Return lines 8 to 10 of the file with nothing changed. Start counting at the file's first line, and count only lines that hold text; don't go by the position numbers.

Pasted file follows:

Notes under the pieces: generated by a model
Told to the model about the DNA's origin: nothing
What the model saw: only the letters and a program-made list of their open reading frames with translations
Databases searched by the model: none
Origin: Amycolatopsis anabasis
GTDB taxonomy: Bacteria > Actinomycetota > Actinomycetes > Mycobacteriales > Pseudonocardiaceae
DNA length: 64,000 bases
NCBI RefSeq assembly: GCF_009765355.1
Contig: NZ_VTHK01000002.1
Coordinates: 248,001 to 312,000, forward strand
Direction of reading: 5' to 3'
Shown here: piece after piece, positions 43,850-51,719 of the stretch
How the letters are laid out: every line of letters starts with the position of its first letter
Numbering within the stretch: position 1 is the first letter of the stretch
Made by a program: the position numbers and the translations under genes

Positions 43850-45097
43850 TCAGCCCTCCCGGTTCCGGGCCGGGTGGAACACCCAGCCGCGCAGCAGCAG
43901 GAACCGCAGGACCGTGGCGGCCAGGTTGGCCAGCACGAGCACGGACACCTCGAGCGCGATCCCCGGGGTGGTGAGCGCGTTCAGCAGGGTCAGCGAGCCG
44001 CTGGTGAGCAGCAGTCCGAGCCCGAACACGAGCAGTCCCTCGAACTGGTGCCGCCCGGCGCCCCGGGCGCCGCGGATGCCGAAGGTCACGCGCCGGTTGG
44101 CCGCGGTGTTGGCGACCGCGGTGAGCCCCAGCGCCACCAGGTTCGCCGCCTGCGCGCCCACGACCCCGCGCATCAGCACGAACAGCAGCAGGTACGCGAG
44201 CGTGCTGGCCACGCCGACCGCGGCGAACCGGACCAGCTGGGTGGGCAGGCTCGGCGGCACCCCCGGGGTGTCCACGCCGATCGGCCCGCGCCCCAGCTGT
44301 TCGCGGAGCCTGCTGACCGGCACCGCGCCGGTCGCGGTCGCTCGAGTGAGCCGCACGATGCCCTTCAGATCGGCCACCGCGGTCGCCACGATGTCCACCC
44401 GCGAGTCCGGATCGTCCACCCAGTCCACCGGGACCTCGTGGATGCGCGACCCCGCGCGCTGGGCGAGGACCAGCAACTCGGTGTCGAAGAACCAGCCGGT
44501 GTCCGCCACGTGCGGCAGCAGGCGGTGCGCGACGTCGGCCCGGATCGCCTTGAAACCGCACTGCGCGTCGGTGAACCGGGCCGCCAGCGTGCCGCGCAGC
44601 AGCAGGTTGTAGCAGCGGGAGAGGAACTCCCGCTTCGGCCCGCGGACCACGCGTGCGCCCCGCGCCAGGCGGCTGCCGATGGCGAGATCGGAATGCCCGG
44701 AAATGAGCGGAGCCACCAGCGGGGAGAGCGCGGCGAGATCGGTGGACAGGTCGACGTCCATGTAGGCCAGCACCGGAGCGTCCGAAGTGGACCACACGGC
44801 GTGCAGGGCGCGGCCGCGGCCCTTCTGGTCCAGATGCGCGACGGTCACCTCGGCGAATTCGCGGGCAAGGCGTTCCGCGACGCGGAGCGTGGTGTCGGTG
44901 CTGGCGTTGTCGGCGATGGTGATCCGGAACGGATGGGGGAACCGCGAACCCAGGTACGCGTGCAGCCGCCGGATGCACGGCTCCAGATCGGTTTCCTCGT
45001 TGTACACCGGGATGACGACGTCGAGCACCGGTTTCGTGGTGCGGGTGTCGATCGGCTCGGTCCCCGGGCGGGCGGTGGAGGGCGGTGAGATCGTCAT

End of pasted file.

NCBI RefSeq assembly: GCF_009765355.1
Contig: NZ_VTHK01000002.1
Coordinates: 248,001 to 312,000, forward strand